Sweetgum 'Rotundiloba' (Liquidambar styraciflua 'Rotundiloba')
S. rotundiloba tree

Sweetgum 'Rotundiloba' is the smaller cousin of the regular variety of Sweetgum, reaching 60' tall and only 20' wide at maturity. The 'Rotundiloba' variety of Sweetgum has a narrower form, rounder leaves, and no fruit, making cleanup easy. Both varieties can tolerate poorly drained, moist soils, and require full sun.

Sassafras (Sassafras albidum)
8 Remaining

Sassafras is a native tree whose leaves smell like rootbeer when crushed, and whose roots were originally used for rootbeer flavoring! Sassafras trees are adaptable to different soil types and can grow 30-60' tall and 25-40' wide. Its leaves turn a lovely bright red or orange in the fall and can be used to make a strong and fragrant tea.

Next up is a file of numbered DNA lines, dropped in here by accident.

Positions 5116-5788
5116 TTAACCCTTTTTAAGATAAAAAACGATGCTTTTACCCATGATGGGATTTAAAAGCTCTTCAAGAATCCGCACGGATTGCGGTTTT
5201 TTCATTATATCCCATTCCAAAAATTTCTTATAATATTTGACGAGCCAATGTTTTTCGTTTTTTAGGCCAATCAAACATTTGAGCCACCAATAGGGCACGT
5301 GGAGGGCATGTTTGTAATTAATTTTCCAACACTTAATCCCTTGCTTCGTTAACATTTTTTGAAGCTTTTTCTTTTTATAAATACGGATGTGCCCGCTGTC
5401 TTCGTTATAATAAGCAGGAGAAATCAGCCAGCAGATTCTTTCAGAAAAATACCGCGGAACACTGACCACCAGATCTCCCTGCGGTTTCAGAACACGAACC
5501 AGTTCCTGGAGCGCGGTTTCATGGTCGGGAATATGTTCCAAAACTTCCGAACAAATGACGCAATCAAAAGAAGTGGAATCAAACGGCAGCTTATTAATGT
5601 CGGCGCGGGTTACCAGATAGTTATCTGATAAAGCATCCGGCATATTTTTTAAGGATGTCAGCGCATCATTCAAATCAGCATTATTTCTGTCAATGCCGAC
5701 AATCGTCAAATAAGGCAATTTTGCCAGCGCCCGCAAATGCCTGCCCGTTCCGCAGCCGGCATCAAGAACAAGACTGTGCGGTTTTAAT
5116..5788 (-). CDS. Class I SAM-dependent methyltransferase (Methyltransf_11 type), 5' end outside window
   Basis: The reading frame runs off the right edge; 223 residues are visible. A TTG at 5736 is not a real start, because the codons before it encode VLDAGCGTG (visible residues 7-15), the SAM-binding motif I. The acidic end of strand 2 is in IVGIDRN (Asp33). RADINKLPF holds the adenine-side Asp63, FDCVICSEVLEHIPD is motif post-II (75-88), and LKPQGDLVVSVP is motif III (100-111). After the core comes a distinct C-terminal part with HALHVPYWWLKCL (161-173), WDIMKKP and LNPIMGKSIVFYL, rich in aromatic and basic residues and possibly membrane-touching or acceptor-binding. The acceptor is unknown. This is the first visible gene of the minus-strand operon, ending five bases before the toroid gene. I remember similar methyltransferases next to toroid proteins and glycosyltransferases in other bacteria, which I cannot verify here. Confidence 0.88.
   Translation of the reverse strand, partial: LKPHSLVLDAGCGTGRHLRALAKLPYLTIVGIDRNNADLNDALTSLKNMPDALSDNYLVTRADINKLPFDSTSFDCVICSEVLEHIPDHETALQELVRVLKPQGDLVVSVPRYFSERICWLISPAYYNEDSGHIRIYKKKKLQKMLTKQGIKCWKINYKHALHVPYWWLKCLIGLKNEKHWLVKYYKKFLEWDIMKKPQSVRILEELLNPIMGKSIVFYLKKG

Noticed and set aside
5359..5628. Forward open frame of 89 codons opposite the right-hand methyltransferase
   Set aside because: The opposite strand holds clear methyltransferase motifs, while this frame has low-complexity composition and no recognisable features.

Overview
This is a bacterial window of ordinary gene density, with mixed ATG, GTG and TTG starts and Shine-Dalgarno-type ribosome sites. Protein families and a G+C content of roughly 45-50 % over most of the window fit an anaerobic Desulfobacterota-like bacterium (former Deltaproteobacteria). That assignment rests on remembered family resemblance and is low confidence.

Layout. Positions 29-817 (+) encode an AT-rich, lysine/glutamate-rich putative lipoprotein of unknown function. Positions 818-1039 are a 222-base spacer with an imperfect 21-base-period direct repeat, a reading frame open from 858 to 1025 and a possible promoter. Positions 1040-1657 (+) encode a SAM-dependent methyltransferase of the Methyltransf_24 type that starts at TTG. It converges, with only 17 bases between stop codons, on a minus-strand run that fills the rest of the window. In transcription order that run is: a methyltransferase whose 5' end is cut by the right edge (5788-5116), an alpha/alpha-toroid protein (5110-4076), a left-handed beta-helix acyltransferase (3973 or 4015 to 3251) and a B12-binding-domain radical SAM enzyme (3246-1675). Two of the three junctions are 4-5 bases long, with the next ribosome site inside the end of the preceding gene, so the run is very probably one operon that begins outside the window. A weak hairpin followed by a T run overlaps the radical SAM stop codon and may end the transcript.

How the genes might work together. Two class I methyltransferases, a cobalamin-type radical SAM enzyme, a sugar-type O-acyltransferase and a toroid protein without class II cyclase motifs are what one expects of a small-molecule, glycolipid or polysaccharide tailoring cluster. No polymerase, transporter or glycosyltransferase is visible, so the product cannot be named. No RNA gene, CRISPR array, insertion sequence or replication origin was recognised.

Red Cedar (Juniperus virginiana)
Juniperus virginiana
1 Remaining

This native tree is a needled evergreen.  It grows 40-50 feet high and 8-20 feet wide.  This tree enjoys full sun and can prosper where few other plants survive.  It can handle dry, average, or moist (but well-draining) soil.

White fringetree (Chionanthus virginicus)
White fringetree

White, slightly fragrant flowers in fine, fleecy bunches are the main feature of the White Fringetree, making it one of the most beautiful native flowering trees. Small, low-maintenance and slow growing, this highly adaptable tree will grow up to 20 feet tall and wide. It is perfect for a small yard that receives full sun to partial shade.